Why Ransom became a teacher
“I became a teacher because of Ray-Pec. I had a wonderful experience going to this district K-12 grades. There were so many teachers that positively impact my life. This place left such an impression on me. I always wanted to come back and help the next generation experience the positivity that I did. I think Ray-Pec called me more so than the actual field of teaching itself. I don’t think I would have the same passion and same feelings I have for my job if it were somewhere else. Teaching in the community that I call home is the experience of a lifetime.”
From Principal Steven Miller
“He constantly challenges his students to take accountability for their own actions, and he diligently works to connect with his students on a person level so as to provide an optimal learning environment that supports both their emotional and educational growth.
“When visiting Mr. Ransom’s classroom, the passion and dedication that he has for his craft and for his students become immediately obvious. He creates a welcoming and inviting environment, and it is readily evident that he understands the complexities and struggles that high school students face on a daily basis. As such, he never attempts to make the content more important than the person.”
From the judges
Each finalist for Teacher of the Year had interviews with three judges: Mickie Plummer-Shepheard, Communications Specialist, Belton School District; Sandy Clutter, retired Assistant Superintendent, Belton School District; and Jane Hicklin, retired band teacher, multiple school districts.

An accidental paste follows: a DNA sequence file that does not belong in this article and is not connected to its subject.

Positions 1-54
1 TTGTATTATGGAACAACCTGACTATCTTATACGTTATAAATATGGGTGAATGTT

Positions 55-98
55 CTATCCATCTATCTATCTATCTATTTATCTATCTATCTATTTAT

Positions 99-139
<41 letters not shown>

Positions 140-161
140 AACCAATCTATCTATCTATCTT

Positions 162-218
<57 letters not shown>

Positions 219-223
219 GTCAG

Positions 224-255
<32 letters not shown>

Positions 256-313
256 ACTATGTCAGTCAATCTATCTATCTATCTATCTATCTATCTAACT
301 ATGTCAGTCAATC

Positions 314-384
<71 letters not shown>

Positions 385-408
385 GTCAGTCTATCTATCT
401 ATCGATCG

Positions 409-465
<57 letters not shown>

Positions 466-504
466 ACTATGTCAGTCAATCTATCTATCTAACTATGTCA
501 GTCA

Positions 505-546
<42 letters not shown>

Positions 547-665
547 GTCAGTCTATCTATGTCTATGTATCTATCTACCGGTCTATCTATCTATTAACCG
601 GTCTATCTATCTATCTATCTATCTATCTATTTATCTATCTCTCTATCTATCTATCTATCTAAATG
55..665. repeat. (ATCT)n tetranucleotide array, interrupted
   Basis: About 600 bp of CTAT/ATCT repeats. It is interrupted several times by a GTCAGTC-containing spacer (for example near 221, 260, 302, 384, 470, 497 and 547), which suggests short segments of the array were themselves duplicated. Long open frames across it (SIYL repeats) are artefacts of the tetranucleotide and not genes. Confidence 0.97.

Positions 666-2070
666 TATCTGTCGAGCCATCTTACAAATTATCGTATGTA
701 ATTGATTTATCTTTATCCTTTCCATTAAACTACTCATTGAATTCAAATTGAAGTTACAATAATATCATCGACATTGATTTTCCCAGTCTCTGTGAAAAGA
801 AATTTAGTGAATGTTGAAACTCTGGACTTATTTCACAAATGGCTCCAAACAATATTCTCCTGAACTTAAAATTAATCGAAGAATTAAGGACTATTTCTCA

In selecting Ransom as Teacher of the Year, the judges noted his passion for teaching and his emphasis on forming relationships with students. He told that judges that students try harder when they are valued as a person, and that he doesn’t encounter many discipline issues in his classroom because he he gets to know the students. He loves the “aha” moments when struggling students show understanding. He said it is important to be consistent, confident, and prepared and to command the room; the judges said they could tell that his teaching style was captivating. He also said that having a child with special needs has helped him learn to be more patient as he teaches students of all abilities.
Yajaira Reed Tellez is 2023 Support Staff Employee of the Year
Reed Tellez is the Teacher Associate in the English Language Learner program at Creekmoor Elementary. She also serves as a Spanish translator for the District. This is her second year in the District.
She has a bachelor’s degree in political science with a minor in justice studies from Arizona State University, where she graduated summa cum laude. She is currently working toward her Missouri Teaching certification.
In February 2022, she became a U.S. citizen, and the students and staff at Creekmoor Elementary School celebrated the achievement.
Her husband, Mark, works for the City of Raymore in the Human Resources Department. Her two sons attend Ray-Pec schools.